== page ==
Dyslexia is a language-based learning disability. Dyslexia can appear as a challenge in decoding unfamiliar words, spelling, a slow reading pace, using correct grammar, a slow writing pace, understanding and using language to express oneself verbally or in writing (Visit the International Dyslexia Association for more information).
A major consideration is whether there is a family history of difficulty in learning to talk or read. It has been recognized that dyslexia “runs in families” for over a hundred years. The estimates range from 30 to 60 percent of children having a parent or sibling with dyslexia will also have some difficulty in learning to read. About as many boys as girls are later diagnosed with a reading disability.
Preschoolers don’t typically read. So, how can a parent recognize that language is lagging in their youngster? In general, by 12 months of age, a child should say approximately 10 words – mama, dada, ball, car, go, bye-bye are examples. When the parent names an object the child can point to it, such as “doggie” or “car.”
By age two, children can say approximately 20 words, understand “no,” point to body parts and put two words together such as “go bye-bye” or “my ball.”
By age three, a child can say their first name, has a vocabulary of around 400 words and asks questions – “Where’s Mom?” or “What’s that?” Children at this age try to elicit attention from adults. The child can answer “Where” questions. When an adult names a color the child can point to an item of that color. The child can also name common objects.
By age four, a child can relate a simple series of events in a logical sequence. They might be telling you what happened in a story or what they did with Grandma. They can speak in 4- to 5-word sentences. Their vocabulary is close to 1,000 words.
The child who later displays a challenge in acquiring reading skill may have been a youngster whose language was delayed or difficult to understand. Parents describe them as “A man of few words,” or they say, “She lets her brother talk for her.” While the child can talk, they talk only when they must. The child will respond to “yes or no” questions but not spontaneously add more information. Parents may notice that the child has a much smaller vocabulary than peers. It may be difficult for those outside of the family to understand what they are saying.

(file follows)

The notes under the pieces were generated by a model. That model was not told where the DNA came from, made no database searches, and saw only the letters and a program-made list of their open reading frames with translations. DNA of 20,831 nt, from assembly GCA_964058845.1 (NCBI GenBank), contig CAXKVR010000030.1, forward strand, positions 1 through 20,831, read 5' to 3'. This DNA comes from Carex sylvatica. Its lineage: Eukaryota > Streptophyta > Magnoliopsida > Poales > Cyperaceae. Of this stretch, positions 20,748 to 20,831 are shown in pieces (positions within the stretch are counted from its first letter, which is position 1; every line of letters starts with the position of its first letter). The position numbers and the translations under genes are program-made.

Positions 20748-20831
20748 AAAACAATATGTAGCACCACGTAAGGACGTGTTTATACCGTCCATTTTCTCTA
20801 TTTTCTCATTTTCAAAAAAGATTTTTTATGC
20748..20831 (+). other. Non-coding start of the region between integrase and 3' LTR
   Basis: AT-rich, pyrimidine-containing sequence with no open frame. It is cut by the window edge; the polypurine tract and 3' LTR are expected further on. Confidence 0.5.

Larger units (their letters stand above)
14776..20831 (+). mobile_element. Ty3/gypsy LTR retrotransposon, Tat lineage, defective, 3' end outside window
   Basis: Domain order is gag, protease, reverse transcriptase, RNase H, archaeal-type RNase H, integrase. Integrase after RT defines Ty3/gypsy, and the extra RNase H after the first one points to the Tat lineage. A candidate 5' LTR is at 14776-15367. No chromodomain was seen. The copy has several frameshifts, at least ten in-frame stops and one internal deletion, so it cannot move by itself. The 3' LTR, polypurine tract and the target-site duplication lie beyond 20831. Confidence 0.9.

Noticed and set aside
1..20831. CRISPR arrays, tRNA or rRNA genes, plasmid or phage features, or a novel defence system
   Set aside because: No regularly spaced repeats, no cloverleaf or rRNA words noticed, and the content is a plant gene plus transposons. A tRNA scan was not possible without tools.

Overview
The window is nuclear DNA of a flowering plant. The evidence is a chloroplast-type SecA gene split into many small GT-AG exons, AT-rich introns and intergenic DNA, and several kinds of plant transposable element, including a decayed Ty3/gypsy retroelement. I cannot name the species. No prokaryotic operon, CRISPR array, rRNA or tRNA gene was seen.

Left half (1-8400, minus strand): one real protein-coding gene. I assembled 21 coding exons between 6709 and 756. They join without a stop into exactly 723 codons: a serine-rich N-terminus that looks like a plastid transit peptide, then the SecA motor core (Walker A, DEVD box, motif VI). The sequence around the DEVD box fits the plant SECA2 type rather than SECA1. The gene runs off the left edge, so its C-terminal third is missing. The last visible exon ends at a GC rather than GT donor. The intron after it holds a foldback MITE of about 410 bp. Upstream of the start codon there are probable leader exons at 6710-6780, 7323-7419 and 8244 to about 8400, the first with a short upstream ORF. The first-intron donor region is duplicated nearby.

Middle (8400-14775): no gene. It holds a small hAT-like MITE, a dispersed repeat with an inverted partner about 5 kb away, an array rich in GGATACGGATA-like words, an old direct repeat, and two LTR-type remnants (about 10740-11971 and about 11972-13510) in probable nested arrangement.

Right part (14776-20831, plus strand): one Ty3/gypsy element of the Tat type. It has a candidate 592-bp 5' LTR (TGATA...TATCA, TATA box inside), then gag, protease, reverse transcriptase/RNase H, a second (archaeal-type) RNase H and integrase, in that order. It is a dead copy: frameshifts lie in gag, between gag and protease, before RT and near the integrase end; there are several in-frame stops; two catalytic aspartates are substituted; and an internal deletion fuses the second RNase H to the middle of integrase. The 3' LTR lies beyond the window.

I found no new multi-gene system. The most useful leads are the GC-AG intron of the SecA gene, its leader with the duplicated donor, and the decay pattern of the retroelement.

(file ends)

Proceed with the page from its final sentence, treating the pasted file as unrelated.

A good resource is the American Speech, Hearing and Language Association (ASHA) for information on typical language development in the preschool years. ASHA also has suggestions for activities that parents can engage in with their child to develop language skills.
If you suspect that your child has a language or other developmental delay and is less than three years old, every state has an early Intervention program that provides evaluations and treatment, if warranted. In Ohio the program is called “Help Me Grow,” and in Kentucky it is “First Steps.” The services are free.
Beginning at age three, contact your local school district. You are looking for the person in charge of Early Childhood Education. If your child is found to have a language delay, they may be eligible for free services, such as preschool, within the school district.
If you are worried, there is no harm in having your child evaluated and receiving services – it is at no cost to you! We know that the earlier intervention begins, the better the outcome.
Learn more about Dyslexia by joining our programs on Dyslexia on November 9 and December 2, 2021. Beginning in January our Parent Book Club will be discussing the latest edition of Dr. Sally Shaywitz’s book: Overcoming Dyslexia, 2nd Edition All are welcome to join our virtual discussions.
Blogger Lisa Bruns, M.Ed., Special Education, shares her expertise of students with learning disabilities. As a special educator, she has expert knowledge of interventions and accommodations that students may need to succeed in and out of the classroom. If you have questions, please contact Center Director Lisa Bruns at .